Shin Megami Tensei: Strange Journey Redux on 3DS
Atlus’ MegaTen games have a tendency to make you feel awful for being part of the human race, and no other game in the series does it quite as well as Strange Journey. Shin Megami Tensei: Strange Journey Redux is an HD port of the original 2010 DS release, and if you missed it the first time, now you can play it on your 3DS instead.
Unlike other games in the series, Strange Journey Redux doesn’t take place in some futuristic or dystopian version of Tokyo. Instead, the game is set in Antarctica. The world is in turmoil, a mysterious plane called the Schwarzwelt has opened up in Antarctica, and demons are starting run wild. To save the Earth, the United Nations have put together a strike force to enter the Schwarzwelt and find a way to destroy it. While Strange Journey doesn’t take place in Tokyo itself, the dungeons in the Schwarzwelt are designed to look like various places and districts we’d see in real life. One dungeon looks like a red light district, while another looks like a shopping mall. After spending a while in this demon world, you start to get the sense that the demons themselves are aping the way humans treat Earth. There’s some commentary on the humans ruining the environment with pollution, consumerism, capitalism. You get the idea.
The international strike team is made up of people from different countries and various walks of life, which is rare in SMT games. Players take control of an American soldier onboard the Red Sprite, one of four ships that have been sent to Antarctica. In turn, this also makes the absence of English voice acting even more noticeable. Unfortunately, Redux only supports Japanese voice acting, which is a damn shame. You can turn the voices off if they’re too distracting, but this will also disable demon sounds.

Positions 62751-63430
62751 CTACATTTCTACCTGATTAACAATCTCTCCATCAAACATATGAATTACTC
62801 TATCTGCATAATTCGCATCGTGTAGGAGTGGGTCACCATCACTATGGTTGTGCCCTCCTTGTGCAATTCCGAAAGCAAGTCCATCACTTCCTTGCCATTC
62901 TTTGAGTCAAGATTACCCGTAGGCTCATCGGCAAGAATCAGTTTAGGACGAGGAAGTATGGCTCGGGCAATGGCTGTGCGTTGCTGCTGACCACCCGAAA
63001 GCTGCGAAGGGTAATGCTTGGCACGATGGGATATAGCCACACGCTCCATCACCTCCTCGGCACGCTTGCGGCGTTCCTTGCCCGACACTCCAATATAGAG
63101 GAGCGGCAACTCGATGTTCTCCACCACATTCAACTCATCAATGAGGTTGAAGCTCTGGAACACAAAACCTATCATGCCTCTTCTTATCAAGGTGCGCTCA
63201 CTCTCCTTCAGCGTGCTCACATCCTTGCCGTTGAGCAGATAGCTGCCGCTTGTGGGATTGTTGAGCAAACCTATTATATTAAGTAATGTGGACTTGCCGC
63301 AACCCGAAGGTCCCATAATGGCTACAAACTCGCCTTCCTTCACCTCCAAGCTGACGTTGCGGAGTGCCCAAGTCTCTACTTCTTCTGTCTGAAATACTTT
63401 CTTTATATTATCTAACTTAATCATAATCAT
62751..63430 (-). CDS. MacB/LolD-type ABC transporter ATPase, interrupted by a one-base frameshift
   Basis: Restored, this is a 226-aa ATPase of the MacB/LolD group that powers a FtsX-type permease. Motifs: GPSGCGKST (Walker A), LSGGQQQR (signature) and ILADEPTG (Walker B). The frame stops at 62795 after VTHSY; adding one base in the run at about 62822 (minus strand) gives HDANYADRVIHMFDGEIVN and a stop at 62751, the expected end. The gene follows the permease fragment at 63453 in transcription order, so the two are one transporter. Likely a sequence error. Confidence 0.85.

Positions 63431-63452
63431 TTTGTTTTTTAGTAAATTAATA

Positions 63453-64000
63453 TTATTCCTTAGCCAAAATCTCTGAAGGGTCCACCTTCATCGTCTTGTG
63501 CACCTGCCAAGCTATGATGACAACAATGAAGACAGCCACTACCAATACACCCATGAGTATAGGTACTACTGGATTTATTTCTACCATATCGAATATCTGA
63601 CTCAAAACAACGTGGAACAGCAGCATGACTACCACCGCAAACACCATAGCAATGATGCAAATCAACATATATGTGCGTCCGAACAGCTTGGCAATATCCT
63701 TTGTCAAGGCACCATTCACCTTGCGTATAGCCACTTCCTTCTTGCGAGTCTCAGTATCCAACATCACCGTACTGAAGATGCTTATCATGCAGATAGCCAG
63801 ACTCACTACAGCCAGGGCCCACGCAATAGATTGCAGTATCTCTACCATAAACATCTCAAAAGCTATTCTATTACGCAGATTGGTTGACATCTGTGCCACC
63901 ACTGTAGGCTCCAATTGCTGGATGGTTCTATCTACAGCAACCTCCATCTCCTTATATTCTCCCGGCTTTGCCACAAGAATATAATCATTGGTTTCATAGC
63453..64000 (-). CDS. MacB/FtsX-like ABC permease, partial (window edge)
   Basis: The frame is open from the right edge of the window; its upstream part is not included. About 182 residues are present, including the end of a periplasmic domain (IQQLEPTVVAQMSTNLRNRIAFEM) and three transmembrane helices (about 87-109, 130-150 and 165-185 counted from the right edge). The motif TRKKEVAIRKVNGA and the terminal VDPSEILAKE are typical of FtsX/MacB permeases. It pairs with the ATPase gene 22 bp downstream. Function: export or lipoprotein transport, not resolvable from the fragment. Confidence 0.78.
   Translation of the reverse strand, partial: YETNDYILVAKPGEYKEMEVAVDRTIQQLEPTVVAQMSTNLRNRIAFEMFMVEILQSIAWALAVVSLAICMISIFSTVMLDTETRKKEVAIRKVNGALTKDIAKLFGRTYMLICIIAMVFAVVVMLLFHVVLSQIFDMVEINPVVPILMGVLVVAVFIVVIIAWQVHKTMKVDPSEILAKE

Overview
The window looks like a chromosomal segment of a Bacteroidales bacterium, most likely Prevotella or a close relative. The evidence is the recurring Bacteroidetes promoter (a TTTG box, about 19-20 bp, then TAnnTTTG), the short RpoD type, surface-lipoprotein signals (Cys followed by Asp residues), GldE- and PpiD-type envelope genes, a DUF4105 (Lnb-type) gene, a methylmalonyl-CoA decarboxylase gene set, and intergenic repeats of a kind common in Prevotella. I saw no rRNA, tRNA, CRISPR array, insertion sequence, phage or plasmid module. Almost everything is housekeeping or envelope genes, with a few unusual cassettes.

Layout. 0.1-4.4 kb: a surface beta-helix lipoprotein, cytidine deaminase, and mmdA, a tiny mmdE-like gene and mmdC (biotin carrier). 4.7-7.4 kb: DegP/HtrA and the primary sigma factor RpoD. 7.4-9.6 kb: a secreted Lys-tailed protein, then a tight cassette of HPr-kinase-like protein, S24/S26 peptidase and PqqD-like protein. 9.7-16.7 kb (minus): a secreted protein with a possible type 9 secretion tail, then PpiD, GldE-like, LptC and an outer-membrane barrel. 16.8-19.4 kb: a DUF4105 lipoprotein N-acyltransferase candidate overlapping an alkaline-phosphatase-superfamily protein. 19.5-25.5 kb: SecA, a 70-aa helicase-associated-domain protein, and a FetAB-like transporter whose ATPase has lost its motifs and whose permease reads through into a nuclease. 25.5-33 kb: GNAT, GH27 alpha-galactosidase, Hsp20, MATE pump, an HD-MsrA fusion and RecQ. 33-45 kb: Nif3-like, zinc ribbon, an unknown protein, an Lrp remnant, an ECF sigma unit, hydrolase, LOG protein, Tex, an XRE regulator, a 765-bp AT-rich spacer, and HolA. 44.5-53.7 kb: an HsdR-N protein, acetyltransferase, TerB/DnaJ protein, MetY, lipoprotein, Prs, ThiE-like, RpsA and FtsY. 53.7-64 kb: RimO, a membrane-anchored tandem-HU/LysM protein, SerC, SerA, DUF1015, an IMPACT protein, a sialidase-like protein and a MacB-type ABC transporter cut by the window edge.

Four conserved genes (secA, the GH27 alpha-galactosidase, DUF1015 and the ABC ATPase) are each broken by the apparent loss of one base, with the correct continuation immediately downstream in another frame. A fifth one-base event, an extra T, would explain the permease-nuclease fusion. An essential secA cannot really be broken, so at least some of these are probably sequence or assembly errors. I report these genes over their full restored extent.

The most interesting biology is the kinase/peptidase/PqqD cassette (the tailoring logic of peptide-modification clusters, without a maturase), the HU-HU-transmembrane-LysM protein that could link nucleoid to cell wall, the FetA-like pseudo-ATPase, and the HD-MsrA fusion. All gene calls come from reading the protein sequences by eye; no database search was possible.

Like other SMT games, the characters you meet on your journey are usually pretty flat and two-dimensional. Strange Journey Redux features three different endings (with alterations, if you choose to pursue the new content) that are dependent on your character’s alignment: Law, Chaos, and Neutral. The Russian scientist Zelenin is the embodiment of Law, as seen from her reluctance to associate with demons during the mission. On the flip side, your fellow soldier Jiminez is the embodiment of Chaos, and he flaunts it in his reckless bravado in everything he does. Don’t go in expecting significant development or growth from either of these characters; they’re more philosophical ideals than anything else. While this is more or less a staple of the SMT series at this point, it’s still disappointing to see the Law and Chaos options portrayed as extremist ideals in the game, and this makes Zelenin and Jiminez seem even flatter as characters. It’s par for the course, yes, but that doesn’t mean it’s engaging storytelling. Either way, your character will have to make decisions that affect your alignment, which will decide what ending you get.